The upcoming elections provide an excellent opportunity for a debate on whether or not to fully account for the costs of growth in Florida. Those costs, as in other fast-growing states, have been accumulating for decades and are now impossible to ignore—suburban sprawl is a white elephant in the living room whose appetite has busted through the walls.
Sprawl boosters argue that regulations and impact fees cover the costs of growth, and when they don’t, its advocates cite the priorities of jobs, affordable housing and expanded tax base (to pay for what limps behind like bad roads, environmental protection and underfunded schools). When those points crumble—as they do—they then default to indignation: that any restrictions of the free market providing what consumers want is greater than any harm—for instance, drowning.
Nothing about sprawl is free.
Consider a recent Tampa Tribune article, “Finally putting a price tag on fast residential growth,” reporting that Hillsborough County had undertaken to determine the true costs of new subdivisions.
”A trial run of a computer program designed to solve the fiscal mystery has discovered that a development of 490 single-family homes with an average taxable value of $110,288 each creates a shortfall of $1.44 million a year. Other taxpayers must help these homeowners pay for schools, roads and other local services. Or, if the budget is tight, as it usually is, the result is overcrowded schools, traffic jams and water shortages.”
The results don’t need to be explained, even if the causes are addressed by public officials as rarely as the planet Venus transits the sun.
In Florida, the last time was in February 2000, when Gov. Jeb Bush briefly took the temperature of public opinion on the costs of growth, through a survey conducted by the Florida Department of Community Affairs. When the respondents’ temperature was fairly judged to be boiling over, he quickly clamped the lid back on the pot.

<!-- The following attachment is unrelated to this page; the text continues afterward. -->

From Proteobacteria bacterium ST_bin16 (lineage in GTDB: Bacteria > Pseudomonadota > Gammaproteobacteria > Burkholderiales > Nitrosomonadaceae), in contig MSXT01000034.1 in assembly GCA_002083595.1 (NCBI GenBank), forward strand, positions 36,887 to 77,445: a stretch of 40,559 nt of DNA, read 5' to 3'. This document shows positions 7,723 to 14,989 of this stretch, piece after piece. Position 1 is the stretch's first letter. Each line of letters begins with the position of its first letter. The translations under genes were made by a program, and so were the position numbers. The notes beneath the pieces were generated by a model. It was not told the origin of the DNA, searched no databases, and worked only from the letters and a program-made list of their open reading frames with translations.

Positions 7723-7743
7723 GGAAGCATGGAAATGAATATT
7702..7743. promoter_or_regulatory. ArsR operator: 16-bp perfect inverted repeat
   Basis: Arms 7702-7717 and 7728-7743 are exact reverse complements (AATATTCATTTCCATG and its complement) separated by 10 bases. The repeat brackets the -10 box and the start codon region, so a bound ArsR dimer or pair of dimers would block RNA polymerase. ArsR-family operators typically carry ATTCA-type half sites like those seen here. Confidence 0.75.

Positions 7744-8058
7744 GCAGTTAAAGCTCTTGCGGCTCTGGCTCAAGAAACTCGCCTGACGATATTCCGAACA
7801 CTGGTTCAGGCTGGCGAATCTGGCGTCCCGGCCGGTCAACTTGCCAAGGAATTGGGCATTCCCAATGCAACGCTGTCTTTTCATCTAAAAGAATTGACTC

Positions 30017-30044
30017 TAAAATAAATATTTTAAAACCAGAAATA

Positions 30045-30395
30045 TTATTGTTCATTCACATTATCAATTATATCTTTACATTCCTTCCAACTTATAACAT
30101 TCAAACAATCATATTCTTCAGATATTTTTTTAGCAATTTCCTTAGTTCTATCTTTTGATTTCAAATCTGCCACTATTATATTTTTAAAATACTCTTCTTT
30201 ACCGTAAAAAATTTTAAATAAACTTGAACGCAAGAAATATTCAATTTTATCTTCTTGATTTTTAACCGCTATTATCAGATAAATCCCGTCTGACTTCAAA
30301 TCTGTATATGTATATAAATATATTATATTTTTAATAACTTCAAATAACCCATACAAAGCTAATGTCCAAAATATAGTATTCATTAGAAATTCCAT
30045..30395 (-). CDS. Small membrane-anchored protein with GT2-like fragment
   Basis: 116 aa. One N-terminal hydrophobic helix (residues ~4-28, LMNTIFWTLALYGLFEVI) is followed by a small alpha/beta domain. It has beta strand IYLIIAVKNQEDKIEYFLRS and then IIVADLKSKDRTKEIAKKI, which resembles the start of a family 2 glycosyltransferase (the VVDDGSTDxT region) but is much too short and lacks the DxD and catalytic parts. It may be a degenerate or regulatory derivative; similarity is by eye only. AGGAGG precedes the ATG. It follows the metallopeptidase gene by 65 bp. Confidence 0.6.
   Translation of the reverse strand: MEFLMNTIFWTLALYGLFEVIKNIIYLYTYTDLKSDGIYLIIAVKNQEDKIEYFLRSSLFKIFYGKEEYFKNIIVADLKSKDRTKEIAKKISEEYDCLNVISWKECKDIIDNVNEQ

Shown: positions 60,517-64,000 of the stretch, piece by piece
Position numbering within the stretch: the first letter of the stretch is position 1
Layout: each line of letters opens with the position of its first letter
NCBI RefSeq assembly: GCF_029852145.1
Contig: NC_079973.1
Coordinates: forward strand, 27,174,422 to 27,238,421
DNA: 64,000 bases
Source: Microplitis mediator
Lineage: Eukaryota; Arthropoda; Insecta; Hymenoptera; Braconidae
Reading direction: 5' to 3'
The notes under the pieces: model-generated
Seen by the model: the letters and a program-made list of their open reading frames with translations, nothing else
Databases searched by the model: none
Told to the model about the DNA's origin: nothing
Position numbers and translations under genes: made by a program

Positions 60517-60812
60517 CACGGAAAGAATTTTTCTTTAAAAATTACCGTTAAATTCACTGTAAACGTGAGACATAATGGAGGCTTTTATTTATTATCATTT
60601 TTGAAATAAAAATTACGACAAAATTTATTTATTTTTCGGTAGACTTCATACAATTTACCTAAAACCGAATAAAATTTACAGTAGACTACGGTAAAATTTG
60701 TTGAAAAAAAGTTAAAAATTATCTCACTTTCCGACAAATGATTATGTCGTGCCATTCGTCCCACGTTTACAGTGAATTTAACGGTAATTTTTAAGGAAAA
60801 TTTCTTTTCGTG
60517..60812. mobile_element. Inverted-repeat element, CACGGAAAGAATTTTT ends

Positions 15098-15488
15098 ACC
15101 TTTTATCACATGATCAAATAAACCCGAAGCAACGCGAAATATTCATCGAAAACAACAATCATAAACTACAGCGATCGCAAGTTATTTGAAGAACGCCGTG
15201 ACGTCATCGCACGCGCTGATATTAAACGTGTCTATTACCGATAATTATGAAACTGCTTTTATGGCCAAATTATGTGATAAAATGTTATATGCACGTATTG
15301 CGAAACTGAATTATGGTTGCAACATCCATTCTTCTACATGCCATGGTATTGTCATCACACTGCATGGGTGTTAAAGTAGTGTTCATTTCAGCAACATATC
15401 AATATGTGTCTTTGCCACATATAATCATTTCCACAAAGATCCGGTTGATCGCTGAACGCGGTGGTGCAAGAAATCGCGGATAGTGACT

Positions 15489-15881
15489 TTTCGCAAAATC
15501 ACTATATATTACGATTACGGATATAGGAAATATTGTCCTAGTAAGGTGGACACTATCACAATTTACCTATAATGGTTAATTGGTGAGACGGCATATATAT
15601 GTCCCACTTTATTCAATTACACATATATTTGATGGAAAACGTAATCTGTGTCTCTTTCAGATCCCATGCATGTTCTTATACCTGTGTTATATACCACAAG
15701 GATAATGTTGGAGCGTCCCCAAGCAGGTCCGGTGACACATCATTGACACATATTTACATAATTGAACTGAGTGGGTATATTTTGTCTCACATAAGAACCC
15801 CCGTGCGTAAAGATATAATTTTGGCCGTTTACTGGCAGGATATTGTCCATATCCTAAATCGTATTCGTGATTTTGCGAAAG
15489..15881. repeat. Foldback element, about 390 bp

People are fed up with losing time, money and energy coping with traffic that only gets worse, with schools that are chronically underfunded, a quality of life and environmental resources that never seem to keep pace despite public investments to make things better. It could be Nevada, Texas, Colorado or California—sprawl in Florida is no different because the grievances are the same.
These are not good facts for the proponents of sprawl. When all else fails, its apologists turn to the argument of last resort: that resentments are tied to a high-brow mentality of those already privileged who would like to deny the comforts, standards of living and mobility which they enjoy. This fiction melts like a Popsicle.
The Hillsborough analysis predicts a 20-year deficit of $500 million for infrastructure required to service 8,310 single-family homes approved last year. Apply that ratio to 156,000 new single-family-home permits issued in Florida in 2003, and the grand total is an eye-popping $9.3 billion.
Take a couple of billion off for the benefit of doubt: It is still an enormous number and, when multiplied by real years of accumulated, unfunded deficits in Florida—pick a number, the year you got married or your first child was born or you graduated from high school or moved to Florida—the point emerges: When politicians say “there are no simple, inexpensive solutions” to growth, they are dodging the truth.
We mask the costs of growth and celebrate the results. Florida’s 22 percent increase in single-family building permits was the fastest-growing rate in the nation in 2003, a crowning achievement to some, a generator of wealth to others, but for most taxpayers the transformation of Florida’s landscape is a fiscal horror show from which so much strip-mall culture emerges as the winged avenger of some distorted and unwanted destiny.
Forget professional baseball players: The steroids to worry about are the ones our politics regularly ingest to power suburban sprawl.
The billions of dollars of accumulated, unfunded deficits cannot describe how Florida is a lesser place for degraded ecosystems like the Everglades, requiring many more billions to salvage, or that neighborhood lake or stream you used to fish and swim in fearlessly but can’t today because of pollution, or the beach closed because of toxic algae blooms.
Ours is a great state and ours is a great nation, and it will take great leadership to rise above the indefensible arguments that have worked, nonetheless, to hook taxpayers to the yoke of reckless growth like common oxen.
So the questions for the candidates for federal office include: What policies do you advocate that will unburden taxpayers from the equation of sprawl and its costs, what is the appropriate federal role to protect the quality of life and natural resources that local elected and state officials will not account for, and how have your past decisions in your chosen career reflected your positions?
These are reasonable questions that even the proponents of suburban sprawl can stand.
Speak up, candidates.
We can’t wait to hear what you have to say.